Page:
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D. H. LAWRENCE: THE CRUSADER AS CRITIC
By Aruna Sitesh
Macmillan India, 1975, 132, 45.00

VOLUME I NUMBER 3 July - September 1976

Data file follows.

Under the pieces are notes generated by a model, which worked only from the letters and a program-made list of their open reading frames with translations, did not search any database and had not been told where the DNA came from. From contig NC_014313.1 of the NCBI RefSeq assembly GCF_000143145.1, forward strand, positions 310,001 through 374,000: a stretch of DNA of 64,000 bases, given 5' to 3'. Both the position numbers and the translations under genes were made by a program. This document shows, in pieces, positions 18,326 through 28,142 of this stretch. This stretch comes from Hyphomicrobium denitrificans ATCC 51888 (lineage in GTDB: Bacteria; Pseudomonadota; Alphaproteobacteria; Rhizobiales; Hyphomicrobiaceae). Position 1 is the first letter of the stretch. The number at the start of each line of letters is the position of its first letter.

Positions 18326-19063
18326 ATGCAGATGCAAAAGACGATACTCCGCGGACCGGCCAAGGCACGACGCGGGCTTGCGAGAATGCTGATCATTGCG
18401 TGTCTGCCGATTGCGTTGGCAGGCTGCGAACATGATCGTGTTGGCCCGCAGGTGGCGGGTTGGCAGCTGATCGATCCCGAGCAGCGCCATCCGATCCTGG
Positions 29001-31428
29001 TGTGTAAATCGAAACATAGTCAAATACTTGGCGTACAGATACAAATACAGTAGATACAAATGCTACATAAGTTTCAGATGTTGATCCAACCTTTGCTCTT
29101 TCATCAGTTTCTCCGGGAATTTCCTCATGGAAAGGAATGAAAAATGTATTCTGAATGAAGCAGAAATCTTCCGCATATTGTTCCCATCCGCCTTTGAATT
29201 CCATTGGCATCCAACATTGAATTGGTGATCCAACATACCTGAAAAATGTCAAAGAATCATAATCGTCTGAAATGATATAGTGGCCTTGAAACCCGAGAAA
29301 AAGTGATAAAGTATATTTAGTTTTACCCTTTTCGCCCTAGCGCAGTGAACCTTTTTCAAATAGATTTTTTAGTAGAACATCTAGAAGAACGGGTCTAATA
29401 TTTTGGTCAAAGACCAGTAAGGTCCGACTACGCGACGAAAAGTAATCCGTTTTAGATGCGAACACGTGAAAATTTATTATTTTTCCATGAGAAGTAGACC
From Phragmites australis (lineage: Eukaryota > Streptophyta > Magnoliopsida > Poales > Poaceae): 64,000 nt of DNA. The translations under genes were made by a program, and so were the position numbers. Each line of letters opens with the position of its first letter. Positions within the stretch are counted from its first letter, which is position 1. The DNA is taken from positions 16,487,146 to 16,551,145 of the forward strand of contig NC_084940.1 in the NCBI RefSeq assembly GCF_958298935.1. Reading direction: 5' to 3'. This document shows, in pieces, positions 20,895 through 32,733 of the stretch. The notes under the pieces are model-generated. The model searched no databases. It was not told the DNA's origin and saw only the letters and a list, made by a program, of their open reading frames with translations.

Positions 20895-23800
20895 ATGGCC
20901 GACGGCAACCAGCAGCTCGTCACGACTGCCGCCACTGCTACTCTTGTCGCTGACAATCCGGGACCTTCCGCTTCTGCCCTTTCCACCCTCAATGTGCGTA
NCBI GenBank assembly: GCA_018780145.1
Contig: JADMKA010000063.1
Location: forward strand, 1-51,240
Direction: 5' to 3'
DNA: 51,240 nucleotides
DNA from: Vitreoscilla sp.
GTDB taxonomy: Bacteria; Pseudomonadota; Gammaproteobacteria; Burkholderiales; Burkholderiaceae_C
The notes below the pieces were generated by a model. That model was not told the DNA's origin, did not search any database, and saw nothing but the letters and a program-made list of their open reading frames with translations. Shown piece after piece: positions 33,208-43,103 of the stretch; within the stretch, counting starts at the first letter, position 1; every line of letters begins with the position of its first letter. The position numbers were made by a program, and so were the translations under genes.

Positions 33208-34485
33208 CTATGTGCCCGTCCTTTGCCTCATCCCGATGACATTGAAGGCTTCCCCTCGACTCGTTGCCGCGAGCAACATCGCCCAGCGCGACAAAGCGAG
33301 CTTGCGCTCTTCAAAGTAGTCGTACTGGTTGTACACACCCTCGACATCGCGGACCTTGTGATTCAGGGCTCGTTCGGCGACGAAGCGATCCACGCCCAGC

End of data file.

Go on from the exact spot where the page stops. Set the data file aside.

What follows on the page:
Doctoral dissertations, especially in our time, have a strange habit of finding their way into print. Most of these do not seem to have serious academic value; many of them are not read anyway and are really the products of extra-academic compulsions (one of which is the famous, no longer transatlantic ‘publish or perish’). In recent memory there have been classics like Poets and Poetry and Critics and Criticism with which students here, in different ways are familiar. The book under review, of course, does not fan into the above; category, except in so far as it was originally a doctoral thesis submitted at Allahabad University. For one thing, the book has certain major strengths. It bears the stamp of a reputed publishing house and carries a Foreword by the noted Lawrence scholar, Harry T. Moore. Aruna Sitesh has made an exhaustive study of Lawrence's criticism, which has an informal, inconclusive quality, scattered over his essays, book re­views, letters and sometimes even his novels. His doctrinaire vision of life is what really unifies all his work and Aruna Sitesh isolates this vision and dis­cusses Lawrence's criticism in terms of it. She does not try to place Lawrence in any literary traditions. One feels, however, that his affinities with Arnold's view that literature is a criticism of life should have been highlighted and discussed in greater detail. After all, the real significance of Lawrence's major work lies in its poetic evaluation of a society in transition at the turn of the century, and not in his image of a revolutionary bearded satyr. Writing on Lawrence's criticism can prove to be a pretty tricky job, especially as his criticism could be dogmatically tiresome and too often violently repetitious. Time and again Aruna Sitesh finds herself, even when she is not quoting him, trapped into using Lawrence’s own words. This is probably the outcome of a desire on her part to limit the scope of her study to an evaluation of Lawrence’s theories per se. A great deal is lost thereby, as an attempt to relate Lawrence's theories, especially about the novel, to his practice as an artist would reveal much more about the breakaway he made from convention than, as in this study, a mere elu­cidation of theories already well known. The chapter entitled Lawrence's Theoretical Criti­cism is a case in point. The implications of Law­...


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